Veep: Mommy Meyer Review
Veep is so funny, it’s like words are their second language. Here is our review of Veep Season 4 episode 8.
Thank christ for the pause button, I would have missed half this episode if I couldn’t pause and finish laughing. I will say this up front. There are scenes on tonight’s Veep where every single line of dialogue is hysterically funny. Every line. Running over the line that comes after but building to crescendos of hurricane proportions.
Mike McLintock is getting crucified on the hill, just like that Jesus guy. Mike has an impossible job. He helped President Selina Meyer win her first debate but now he has to prep her for a pop quiz on the world. He got hammered on the president’s Mommy Meter bill, which is universally hated. He’d fake his own death if he couldn’t stick his wife with the brunch bill on her birthday. Matt Walsh plays McLintock with a great humility, in spite of his successes. He has to. McLintock has one of the most humiliating jobs in Washington. He’s a spokesman, which means he doesn’t get to say anything. He ties a ribbon on Elvis’ ball sac and sells it as fine china. He is the public mouthpiece for the leader of the free world.
President Meyer was a mouthpiece herself in the years before she entered politics. And, to hear her tell it, she was a quite a piece. Meyer and her posse had it going when they were young lawyers, women on the move. They owned Annapolis and did it with power-T&A. The president is planning a relaxing evening away from the usual gang of idiots. Of course, the older gang of idiots is not remotely as comforting as her stressed out staff.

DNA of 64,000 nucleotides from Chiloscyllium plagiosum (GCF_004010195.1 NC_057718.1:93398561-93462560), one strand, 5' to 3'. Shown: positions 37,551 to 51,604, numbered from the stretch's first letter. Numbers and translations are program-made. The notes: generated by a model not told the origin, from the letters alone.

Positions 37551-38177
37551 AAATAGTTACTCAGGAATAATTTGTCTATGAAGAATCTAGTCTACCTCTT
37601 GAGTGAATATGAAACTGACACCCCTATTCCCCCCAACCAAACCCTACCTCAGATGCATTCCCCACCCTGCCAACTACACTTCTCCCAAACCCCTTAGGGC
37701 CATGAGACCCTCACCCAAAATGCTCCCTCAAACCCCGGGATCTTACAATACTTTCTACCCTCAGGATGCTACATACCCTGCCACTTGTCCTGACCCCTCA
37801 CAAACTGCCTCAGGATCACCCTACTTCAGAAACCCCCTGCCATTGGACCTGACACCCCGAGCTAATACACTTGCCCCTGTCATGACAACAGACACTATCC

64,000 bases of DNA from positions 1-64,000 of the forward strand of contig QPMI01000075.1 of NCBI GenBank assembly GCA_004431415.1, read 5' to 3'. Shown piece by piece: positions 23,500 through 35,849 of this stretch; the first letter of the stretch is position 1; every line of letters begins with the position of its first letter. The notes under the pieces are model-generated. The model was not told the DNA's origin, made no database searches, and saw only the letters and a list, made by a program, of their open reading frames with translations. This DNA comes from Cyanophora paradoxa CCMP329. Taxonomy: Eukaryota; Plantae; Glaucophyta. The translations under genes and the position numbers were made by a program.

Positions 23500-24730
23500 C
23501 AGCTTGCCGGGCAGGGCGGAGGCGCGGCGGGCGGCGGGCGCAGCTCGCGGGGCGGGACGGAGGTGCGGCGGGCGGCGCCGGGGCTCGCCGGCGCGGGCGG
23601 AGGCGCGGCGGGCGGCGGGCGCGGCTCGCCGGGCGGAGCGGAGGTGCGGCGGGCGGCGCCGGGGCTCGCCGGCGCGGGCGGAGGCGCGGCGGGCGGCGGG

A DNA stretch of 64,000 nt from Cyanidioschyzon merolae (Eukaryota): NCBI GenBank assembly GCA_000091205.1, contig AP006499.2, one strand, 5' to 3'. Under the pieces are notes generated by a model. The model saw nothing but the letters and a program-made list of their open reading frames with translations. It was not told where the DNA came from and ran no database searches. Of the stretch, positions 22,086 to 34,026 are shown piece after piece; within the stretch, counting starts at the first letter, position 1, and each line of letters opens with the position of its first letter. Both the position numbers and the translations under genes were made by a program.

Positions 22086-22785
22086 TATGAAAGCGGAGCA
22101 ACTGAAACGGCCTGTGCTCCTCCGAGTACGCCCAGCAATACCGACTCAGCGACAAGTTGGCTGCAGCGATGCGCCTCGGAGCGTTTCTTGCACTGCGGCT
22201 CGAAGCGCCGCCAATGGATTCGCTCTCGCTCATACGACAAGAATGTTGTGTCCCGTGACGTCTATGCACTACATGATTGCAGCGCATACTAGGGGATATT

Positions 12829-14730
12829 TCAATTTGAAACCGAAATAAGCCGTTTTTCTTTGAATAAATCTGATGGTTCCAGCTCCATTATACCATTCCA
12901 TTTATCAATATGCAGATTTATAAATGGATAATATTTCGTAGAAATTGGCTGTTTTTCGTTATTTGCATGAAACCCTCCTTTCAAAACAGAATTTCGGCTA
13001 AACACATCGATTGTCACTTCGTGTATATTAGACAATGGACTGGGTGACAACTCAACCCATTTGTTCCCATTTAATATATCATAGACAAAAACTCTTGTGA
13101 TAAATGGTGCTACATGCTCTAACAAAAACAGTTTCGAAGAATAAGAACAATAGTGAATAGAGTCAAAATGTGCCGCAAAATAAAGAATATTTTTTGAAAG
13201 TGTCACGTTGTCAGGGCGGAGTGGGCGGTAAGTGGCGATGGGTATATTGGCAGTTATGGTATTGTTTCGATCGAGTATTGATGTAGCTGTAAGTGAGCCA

Tom James (Hugh Laurie) is too perfect a politician. He is the in-touch-with-the-normal-guy guy. He doesn’t want to be that guy, but that’s the kind of guy he is. He rolls with the crew. He shoots from the hip. Tom James is perfect because he always runs the risk of going off script. He is a loose cannon and voters and politicians alike respond to that. Voters by hoping he will fire off a stray shell into his foot and politicians by ducking for the cover of their public relations team. The Mike McLintocks of the Beltway may take the flak for any fallout, but they are not paid to throw themselves in front of a bullet.